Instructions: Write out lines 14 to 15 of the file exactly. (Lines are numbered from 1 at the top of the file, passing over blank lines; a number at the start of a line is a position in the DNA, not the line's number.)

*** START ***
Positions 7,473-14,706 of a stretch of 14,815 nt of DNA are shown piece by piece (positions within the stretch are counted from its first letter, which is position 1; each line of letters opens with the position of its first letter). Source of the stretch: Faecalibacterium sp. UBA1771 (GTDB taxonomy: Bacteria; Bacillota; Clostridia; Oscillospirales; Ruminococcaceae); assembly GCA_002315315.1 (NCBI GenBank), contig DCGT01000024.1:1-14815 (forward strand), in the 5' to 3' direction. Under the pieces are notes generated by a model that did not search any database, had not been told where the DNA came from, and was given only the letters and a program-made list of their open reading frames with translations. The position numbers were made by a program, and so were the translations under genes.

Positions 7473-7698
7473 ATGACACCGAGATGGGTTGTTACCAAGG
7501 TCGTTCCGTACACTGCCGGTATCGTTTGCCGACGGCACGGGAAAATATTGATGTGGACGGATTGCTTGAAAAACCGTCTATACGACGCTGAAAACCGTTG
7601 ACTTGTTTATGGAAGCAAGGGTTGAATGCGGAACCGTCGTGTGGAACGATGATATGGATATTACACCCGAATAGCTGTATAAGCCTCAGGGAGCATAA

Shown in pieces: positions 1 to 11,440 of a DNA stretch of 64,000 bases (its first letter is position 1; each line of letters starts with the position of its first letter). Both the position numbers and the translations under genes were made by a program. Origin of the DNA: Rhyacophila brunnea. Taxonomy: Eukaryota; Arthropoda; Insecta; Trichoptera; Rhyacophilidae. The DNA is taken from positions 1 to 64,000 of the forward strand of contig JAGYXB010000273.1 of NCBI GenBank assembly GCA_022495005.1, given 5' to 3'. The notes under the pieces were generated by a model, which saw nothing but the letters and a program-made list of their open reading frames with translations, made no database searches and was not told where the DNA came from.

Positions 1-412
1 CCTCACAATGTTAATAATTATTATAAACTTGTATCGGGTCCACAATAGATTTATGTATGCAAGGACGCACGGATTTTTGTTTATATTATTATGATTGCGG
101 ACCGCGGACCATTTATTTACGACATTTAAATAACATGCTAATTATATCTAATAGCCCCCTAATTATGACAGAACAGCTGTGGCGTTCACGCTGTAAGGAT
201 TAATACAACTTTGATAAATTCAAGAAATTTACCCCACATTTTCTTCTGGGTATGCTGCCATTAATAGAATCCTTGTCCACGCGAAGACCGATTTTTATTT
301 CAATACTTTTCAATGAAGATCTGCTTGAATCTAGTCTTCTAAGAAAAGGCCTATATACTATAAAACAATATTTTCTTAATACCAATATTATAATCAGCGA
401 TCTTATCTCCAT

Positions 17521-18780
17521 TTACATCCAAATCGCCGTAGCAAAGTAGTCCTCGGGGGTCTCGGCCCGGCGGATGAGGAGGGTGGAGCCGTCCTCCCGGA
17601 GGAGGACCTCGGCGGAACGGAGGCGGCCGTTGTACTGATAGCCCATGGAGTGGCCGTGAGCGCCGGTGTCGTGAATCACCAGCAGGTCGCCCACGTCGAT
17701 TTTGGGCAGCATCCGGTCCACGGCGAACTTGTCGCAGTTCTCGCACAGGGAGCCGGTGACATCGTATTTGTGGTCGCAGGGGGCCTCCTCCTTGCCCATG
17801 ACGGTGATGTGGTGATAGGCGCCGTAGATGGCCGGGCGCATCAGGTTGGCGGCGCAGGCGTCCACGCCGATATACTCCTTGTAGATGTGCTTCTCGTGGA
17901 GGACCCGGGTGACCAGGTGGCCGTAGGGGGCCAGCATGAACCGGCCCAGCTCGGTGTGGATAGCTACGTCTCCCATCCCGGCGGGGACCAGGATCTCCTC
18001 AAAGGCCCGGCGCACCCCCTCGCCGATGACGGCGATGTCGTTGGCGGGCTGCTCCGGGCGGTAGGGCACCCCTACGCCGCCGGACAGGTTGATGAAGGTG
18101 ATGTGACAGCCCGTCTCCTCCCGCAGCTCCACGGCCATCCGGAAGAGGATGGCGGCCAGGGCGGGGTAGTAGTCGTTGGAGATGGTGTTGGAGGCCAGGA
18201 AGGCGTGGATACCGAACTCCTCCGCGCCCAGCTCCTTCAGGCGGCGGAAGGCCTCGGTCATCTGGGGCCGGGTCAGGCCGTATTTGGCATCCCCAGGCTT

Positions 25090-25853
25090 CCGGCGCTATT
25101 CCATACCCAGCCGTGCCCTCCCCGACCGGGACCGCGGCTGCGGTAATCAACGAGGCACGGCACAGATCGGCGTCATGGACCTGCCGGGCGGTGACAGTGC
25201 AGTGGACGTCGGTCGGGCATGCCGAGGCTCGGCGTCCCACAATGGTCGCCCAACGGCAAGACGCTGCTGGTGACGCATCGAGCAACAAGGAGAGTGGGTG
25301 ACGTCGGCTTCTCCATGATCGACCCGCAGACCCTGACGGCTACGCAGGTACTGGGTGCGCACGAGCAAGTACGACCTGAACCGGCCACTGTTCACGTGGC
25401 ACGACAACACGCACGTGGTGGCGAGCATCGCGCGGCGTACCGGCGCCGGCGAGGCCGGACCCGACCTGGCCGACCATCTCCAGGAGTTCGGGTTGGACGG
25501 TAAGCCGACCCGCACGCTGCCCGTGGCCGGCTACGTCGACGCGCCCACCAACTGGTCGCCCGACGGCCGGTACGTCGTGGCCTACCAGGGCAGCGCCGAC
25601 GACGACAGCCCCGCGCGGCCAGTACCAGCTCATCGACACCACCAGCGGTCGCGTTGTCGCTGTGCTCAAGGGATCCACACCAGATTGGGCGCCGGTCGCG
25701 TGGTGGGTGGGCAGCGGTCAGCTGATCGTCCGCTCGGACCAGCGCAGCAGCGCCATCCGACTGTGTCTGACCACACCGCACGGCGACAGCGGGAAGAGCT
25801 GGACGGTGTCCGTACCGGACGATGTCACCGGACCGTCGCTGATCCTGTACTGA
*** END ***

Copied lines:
17521 TTACATCCAAATCGCCGTAGCAAAGTAGTCCTCGGGGGTCTCGGCCCGGCGGATGAGGAGGGTGGAGCCGTCCTCCCGGA
17601 GGAGGACCTCGGCGGAACGGAGGCGGCCGTTGTACTGATAGCCCATGGAGTGGCCGTGAGCGCCGGTGTCGTGAATCACCAGCAGGTCGCCCACGTCGAT